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Showing 1-10 of 26 reviews(Verified Purchases). See all 44 reviews
on February 10, 2013
Update: After reading this book over more thoroughly, I found it a little less helpful than at first glance. The author seems very proud of himself, almost smug, for being able to successfully convince pregnant women to follow his suggestions. I found that rather weird. He does still seem credible, but that aspect just struck me as being odd. Also, as a person who believes strongly in evidence based research, I found it very concerning that some alternative remedies are listed alongside proven medical treatments with no differentiation between the proven effectiveness. I guess if you are someone who believes in things like homeopathy or naturopathy, this may be a good book for you. As someone who is more interested in concrete facts proven by reputable studies, it left me feeling a little uneasy. I will say though that it seems the author was very cautious to not include anything that could be considered harmful. I didn't purchase "What to Expect When You're Expecting" partly because of the poor reviews it got within this book review thread and on its own page. I was turned off by the claims that it was gossipy and silly, but when my mom got it for me, I actually ended up finding it to be more helpful and in some cases more fact based than the Whole Pregnancy Handbook!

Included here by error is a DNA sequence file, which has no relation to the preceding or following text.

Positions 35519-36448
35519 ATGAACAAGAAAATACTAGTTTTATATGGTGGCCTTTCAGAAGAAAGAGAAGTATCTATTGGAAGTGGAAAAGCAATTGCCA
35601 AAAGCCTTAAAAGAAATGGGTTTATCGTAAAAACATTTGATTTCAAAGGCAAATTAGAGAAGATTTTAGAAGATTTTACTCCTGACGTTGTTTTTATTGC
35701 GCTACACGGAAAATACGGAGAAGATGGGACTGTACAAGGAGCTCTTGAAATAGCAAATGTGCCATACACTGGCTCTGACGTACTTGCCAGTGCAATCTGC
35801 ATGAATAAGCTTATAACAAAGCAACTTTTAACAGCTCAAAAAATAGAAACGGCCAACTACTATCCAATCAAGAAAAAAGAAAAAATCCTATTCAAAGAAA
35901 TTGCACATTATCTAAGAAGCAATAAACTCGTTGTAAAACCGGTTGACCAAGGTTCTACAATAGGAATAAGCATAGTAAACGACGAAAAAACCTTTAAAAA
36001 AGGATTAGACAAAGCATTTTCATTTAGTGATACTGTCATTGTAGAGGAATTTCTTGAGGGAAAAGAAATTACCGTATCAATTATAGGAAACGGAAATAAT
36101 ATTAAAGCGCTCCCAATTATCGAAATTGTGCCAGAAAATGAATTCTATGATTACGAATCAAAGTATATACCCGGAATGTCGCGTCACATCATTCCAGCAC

The following comments I made previously about this book still apply:

I really liked how they included many different questions you should consider because it did make me think about things that previously hadn't occurred to me.

I didn't expect to care for the "real voices" but I actually found myself connecting with the other women who had doubts, fears, embarrassment as well as excitement and happiness. It added to the book's authenticity for me.

I was disappointed in some of the recommendations in the section about exercise. When I got the book, I immediately skipped to that section and looked at what they said about weight lifting. 3 to 5 pound dumbbells... really?? And nothing above 10lb... "honey can you lift this head of lettuce into the crisper for me? my weak pregnant body just can't handle it" While I get that women who have never done any sort of weight training may find this a non-intimidating entry into exercise; for someone who loves to exercise (including regularly lifting wights in the 100-200lb range) and finds that it adds to her overall health and sense of well-being- I find this recommendation overly simple and somewhat condescending. And with running, it just says to continue if you already do it and feel comfortable continuing. Are you sure? What about hill repeats? What about my long runs? My lactate threshold runs? This book doesn't seem to take into account that there are women out there who exercise beyond the occasional leisurely jog. (If you are looking for a great book with more detailed and realistic recommendations on exercising during pregnancy, I would urge you to read "Exercising Through Your Pregnancy" by Clapp.)